A man whose videotaped police beating in 1991 led to one of the worst race riots in history has died.
The New York Times reports that Rodney King died at age 47 Sunday. He was found dead in a swimming pool at his home in Rialto, Calif.
Mr. King, whose life was a roller coaster of drug and alcohol abuse, multiple arrests and unwanted celebrity, pleaded for calm during the 1992 riots. More than 55 people were killed and 600 buildings destroyed in the violence.
In a phrase that became part of American culture, he asked at a news conference, “Can we all get along?”
An autopsy is scheduled Monday to determine King’s cause of death.
King photo by Matt Sayles: This April 13, 2012 file photo shows Rodney posing for a portrait in Los Angeles. King, the black motorist whose 1991 videotaped beating by Los Angeles police officers was the touchstone for one of the most destructive race riots in the nation’s history, has died, his publicist said Sunday, June 17, 2012. He was 47.
Riot photo by Paul Sakuma: This April 30, 1992 file photo shows smoke rising as fires like this one near Vermont Street burn out of control in Los Angeles. Rodney King, the black motorist whose 1991 videotaped beating by Los Angeles police officers was the touchstone for one of the most destructive race riots in the nation’s history, has died, his publicist said Sunday.
President Barack Obama announced Friday that his administration would block deportations of young undocumented immigrants who moved to the United States as children.
During his speech at the White House Rose Garden, Obama scolded a reporter from the Daily Caller after the man interrupted the president to ask a question.
The next time I prefer you let me finish my statements before you ask that question,” Obama said.
The Huffington Post reports that media outlets are asking the Supreme Court to allow cameras in the courtroom to cover the decision on President Barack Obama’s health care overhaul.
According to the report, this could be the first time cameras are allowed in the court if the request is approved.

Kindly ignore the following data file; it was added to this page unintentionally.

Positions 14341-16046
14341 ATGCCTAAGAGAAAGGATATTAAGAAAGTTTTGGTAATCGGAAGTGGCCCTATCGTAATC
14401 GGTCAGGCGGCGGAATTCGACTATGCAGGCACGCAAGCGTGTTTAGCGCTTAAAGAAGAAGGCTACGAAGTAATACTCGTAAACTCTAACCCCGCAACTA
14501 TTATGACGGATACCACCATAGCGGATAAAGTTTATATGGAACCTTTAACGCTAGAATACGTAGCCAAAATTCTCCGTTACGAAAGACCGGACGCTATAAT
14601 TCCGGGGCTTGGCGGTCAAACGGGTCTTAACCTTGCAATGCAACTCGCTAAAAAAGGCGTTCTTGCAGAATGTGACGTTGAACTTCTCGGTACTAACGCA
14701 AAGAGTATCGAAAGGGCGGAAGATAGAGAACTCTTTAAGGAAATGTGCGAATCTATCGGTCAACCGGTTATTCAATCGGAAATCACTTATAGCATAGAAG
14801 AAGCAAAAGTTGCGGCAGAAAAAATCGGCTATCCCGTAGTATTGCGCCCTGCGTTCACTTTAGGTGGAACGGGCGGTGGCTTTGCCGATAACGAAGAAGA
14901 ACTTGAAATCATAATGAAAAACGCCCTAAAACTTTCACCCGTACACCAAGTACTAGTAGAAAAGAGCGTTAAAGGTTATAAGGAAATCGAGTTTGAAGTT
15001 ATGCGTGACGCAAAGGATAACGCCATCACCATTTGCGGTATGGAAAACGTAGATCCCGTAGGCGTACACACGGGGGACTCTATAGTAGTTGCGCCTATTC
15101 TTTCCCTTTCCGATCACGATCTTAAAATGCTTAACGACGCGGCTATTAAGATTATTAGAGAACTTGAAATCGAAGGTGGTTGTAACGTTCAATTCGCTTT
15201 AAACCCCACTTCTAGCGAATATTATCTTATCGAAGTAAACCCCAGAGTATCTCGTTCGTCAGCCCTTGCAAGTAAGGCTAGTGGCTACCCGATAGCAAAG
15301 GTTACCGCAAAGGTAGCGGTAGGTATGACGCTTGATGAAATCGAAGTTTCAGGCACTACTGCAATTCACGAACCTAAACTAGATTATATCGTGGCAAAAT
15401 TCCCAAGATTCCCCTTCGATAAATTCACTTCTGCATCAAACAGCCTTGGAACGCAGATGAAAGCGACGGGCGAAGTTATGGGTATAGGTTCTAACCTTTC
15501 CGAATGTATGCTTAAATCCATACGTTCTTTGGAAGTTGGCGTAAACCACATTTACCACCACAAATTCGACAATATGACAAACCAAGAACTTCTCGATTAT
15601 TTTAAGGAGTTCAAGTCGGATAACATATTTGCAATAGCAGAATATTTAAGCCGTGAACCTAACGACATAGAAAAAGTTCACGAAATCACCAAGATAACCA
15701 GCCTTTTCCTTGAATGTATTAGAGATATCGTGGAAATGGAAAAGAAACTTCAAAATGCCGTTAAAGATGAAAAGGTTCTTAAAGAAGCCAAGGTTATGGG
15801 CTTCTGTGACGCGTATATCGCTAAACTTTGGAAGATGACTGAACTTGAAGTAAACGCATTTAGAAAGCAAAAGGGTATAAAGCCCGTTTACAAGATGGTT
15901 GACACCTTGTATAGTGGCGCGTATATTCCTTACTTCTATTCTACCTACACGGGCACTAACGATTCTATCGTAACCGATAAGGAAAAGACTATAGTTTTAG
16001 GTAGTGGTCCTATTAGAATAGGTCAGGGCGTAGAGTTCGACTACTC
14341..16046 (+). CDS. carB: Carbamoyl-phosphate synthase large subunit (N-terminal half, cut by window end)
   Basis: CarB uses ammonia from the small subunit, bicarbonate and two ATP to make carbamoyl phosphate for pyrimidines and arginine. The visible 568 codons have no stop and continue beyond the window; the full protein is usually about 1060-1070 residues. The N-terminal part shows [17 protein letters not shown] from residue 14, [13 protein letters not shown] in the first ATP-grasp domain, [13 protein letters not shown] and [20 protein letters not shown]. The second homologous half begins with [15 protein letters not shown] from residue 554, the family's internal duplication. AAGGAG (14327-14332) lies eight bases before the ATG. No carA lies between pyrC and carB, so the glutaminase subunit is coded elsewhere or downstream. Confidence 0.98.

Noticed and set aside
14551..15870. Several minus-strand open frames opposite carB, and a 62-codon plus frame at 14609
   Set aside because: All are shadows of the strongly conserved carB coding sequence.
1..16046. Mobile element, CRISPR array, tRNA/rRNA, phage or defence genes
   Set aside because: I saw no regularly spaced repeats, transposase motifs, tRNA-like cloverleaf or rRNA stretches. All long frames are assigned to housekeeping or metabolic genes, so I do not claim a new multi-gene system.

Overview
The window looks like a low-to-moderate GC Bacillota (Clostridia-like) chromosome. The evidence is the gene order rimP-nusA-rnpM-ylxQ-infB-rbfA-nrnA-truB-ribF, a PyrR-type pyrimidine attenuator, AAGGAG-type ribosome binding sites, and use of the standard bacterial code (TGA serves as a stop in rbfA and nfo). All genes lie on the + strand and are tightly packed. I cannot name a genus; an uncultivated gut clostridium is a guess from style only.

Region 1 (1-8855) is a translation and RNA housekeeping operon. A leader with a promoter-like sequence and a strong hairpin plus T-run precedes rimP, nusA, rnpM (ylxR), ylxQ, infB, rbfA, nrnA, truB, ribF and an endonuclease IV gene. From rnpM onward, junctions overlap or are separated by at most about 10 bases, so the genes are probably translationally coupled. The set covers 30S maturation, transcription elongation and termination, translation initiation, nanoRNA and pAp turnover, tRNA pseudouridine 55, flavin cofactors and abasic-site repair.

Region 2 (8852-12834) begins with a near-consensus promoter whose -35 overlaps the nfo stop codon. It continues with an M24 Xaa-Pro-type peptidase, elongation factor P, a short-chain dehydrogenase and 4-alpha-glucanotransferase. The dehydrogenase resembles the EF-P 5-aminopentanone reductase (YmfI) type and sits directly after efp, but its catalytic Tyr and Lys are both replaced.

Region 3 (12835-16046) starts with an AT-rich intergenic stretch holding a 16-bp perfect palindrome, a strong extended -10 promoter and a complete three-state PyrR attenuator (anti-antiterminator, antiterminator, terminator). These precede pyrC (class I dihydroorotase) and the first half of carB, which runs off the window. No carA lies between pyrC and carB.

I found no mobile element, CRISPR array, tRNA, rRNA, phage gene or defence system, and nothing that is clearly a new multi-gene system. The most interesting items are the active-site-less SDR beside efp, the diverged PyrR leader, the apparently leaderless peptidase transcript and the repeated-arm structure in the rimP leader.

What do you think about the request? Would you watch the live coverage?
Photo by J. Scott Applewhite: This Jan. 25, 2012 file photo shows the Supreme Court Building in Washington.
Reporter Zeke Campfield is looking for Oklahoma City Thunder fans in Cleveland and Miami Heat fans in Seattle for a weekend story he’s writing. If you know of anyone who might be a good fit for the piece, email him at email@example.com.
The Oklahoma City Thunder pulled out a win against the Miami Heat in Game 1 of the NBA Finals Tuesday night. To help with sports coverage, news reporters pitched in to help cover the atmosphere inside the arena.
Read more about their experiences inside the arena and interactions with fans and facility staff before the players stepped onto the court.
NPR reports that the wife of George Zimmerman has been arrested on a complaint of perjury for making a false statement during her husband’s bond hearing.
Zimmerman’s bond was revoked earlier this month after officials said he deceived the court about his finances.
The shooting death of Martin in February attracted national attention and led to protests around the country. On March 25, Oklahoma residents gathered on NW 23 and Classen Boulevard to raise awareness about his death and demand justice for his family.
Seeing this scenario, it hits home. Ethnic and racial injustice happens,” said Jason Quaynor, 23, of Norman. “It’s not just for Trayvon Martin. It’s for all their voices to be heard at the same time.”
Read more about the protest here.
Our media friends from the North, South, East and West are coming to visit us in Oklahoma City this week for the NBA Finals.
According to the Thunder 411 blog, about 500 media members are expected to cover the games this week, including both national and international outlets.
The Finals games will be seen by millions in more than 200 countries in approximately 45 languages.
NewsOK will be providing special coverage for the Finals, so be sure to follow our Thunder page for more.
Photo by Chris Landsberger: Serge Ibaka talks to the media during the NBA Finals practice day at the Chesapeake Energy Arena on Monday, June 11, 2012, in Oklahoma City, Okla.
President Barack Obama voiced his support for same-sex marriage Wednesday during an interview with Robin Roberts of ABC News.
Obama says he has concluded that it is important for him to affirm that he thinks same-sex couples should be able to get married. He says he came to the conclusion over the course of several years of talking to family and friends.
Gov. Mitt Romney stopped in Oklahoma City Wednesday for a press conference with Oklahoma Gov. Mary Fallin. When asked about his thoughts on Obama’s statements, Romney said, “My view is that marriage itself is a relationship between a man and a woman, and that’s my own preference.
“I have the same view I’ve had since running for office.”
President Barack Obama and Afghan President Hamid Karzai signed the Enduring Strategic Partnership Agreement between the Islamic Republic of Afghanistan and the United States Tuesday.
According to White House reports, Obama and Karzai began to negotiate a strategic partnership in May 2010.
Read the report from the White House below.